Sitting on the couch in her Fairview home, Bonnie Gundlach points to the scar below her left knee where a surgeon removed a malignant melanoma in the late 1980s.
“It was just a new brown spot on my leg; it was pretty innocuous,” Gundlach says, taking a sip of coffee. “It looked like nothing. It wasn’t your usual ugly brown mole, it didn’t have scalloped edges and it wasn’t raised.”
Gundlach believes excessive sun exposure as a teenager and college student in south Florida caused her melanoma. Even though she has never used a tanning bed, she tries to educate others about tanning beds and safe sun exposure.
“Don’t expose yourself to the dangers of skin cancer by using tanning beds. It’s not worth it. The trade-off to have a tan and to lose your life,” Gundlach says, holding her hands as if to weigh the two, “is definitely not worth it. Malignant melanomas are nasty when they metastasize. They can get into your organs, including your liver and brain, and at that point you’re doomed. And they can recur.”
A melanoma diagnosis at the age of 34 changed Gundlach’s life forever. She must wear sunblock when she goes outside, even to garden, and she can’t go to the beach without heavy-duty sunblock, as she calls it.
Gundlach hopes teens will think about the long-term effects tanning has on their bodies.
Meanwhile, a state legislative study commission has gone a step further to try to lower the number of skin-cancer diagnoses. The North Carolina Child Fatality Task Force voted April 16 to ask the legislature to ban anyone younger than 18 from using tanning beds.
Currently, children 13 and younger are prohibited from using tanning beds unless they have a doctor’s prescription.
“I’m really happy they decided to approve it. It was the right thing to do,” says Patricia Bossert, Western North Carolina grassroots manager for the American Cancer Society.
With an estimated 2,360 new cases of melanoma in North Carolina this year, according to ACS, Buncombe County cancer-awareness advocates are educating community members about the potential law change and why they feel it’s important.
Lowering the age a person can legally use a tanning bed will lower the rates of skin cancer, Bossert says, because tanning-bed use leads to a 75-percent increase in the risk of melanoma.
“Melanoma is the most common form of skin cancer for young adults ages 25 to 29 and the second most common form of skin cancer for adolescents ages 15 to 29,” Bossert says. “Teenagers who use tanning beds are more likely to get melanoma. North Carolina already has laws in place to protect children’s health for tobacco, alcohol and some over-the-counter medications, but we don’t have anything to protect teens from tanning beds that lead to skin cancer.”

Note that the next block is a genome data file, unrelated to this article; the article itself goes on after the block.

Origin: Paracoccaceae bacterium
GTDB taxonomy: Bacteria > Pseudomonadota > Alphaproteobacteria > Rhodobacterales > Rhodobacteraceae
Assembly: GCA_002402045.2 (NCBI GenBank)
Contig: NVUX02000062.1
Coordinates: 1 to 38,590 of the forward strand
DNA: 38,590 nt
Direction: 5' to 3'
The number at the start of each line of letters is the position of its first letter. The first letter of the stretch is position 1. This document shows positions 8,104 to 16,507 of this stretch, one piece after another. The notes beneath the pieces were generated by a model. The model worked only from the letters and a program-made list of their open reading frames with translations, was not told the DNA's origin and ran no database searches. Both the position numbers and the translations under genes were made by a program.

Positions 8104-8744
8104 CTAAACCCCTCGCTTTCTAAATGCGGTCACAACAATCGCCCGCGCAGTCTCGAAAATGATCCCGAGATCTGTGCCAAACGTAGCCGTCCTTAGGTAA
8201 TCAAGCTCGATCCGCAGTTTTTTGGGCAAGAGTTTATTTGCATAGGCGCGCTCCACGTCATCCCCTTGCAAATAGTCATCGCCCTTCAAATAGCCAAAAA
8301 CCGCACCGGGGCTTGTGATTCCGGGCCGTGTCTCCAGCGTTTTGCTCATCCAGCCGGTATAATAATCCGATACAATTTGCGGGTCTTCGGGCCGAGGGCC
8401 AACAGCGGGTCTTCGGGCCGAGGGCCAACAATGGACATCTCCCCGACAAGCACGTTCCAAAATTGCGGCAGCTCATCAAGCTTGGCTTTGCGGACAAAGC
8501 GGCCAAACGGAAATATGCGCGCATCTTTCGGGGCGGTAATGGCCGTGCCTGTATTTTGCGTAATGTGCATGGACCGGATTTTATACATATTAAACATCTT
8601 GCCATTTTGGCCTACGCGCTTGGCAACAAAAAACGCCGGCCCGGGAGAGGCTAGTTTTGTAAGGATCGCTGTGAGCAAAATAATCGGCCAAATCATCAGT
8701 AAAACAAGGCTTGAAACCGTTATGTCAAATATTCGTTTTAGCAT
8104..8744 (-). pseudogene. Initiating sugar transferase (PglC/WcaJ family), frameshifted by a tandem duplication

Bossert says she sees an increase in tanning-bed use in the spring, when teens are concerned about their pale skin and the thought of upcoming proms and vacations.
“People think tan is beautiful,” the 10-year ACS employee says. “I know when I was a teen I didn’t realize (the long-term effects) at all; we used to call it safe sun because we thought it was much better than being out in the sun. Now we know it’s not. I don’t think teens have any concept of many things that might hurt them, such as tobacco and alcohol, but especially tanning beds. It would seem, if you were a teenager, hard to believe that something so bad for you would be legal for anyone to walk in and use.”
For teens who feel the need to have tan skin, Bossert suggests spray-on tans as a safe alternative.
Even though the proposed law change has gained support, ACS now has to educate legislators on the importance of changing the tanning-bed law, Bossert explains. The General Assembly’s short session begins May 16.
“It seems to be a no-brainer to me and to many people who are working on the issue. We may get it started this year, but it’s probably going to be 2013 before we get something major passed, if we do at all,” Bossert says. “I’m very happy, but we’ve got a long ways to go.”
In her fourth year as an ACS volunteer, Gundlach, who also received a breast-cancer diagnosis in 2008, continues to promote cancer prevention by sharing her story of survival. She believes education and awareness are two of the most important factors in helping teens see tanning is a problem.
“If my adventure and my experience can help one person, then it’s worth it. I never thought it could happen to me, and I was wrong,” Gundlach says. “We need to do everything we can to help ourselves. Do good things for yourself and your body and avoid what you’re not supposed to do.”
Gundlach advises teens to “think about the repercussions and know that you won’t be unscathed.”
— Hali Ledford will graduate from UNCA in May with a mass communication degree.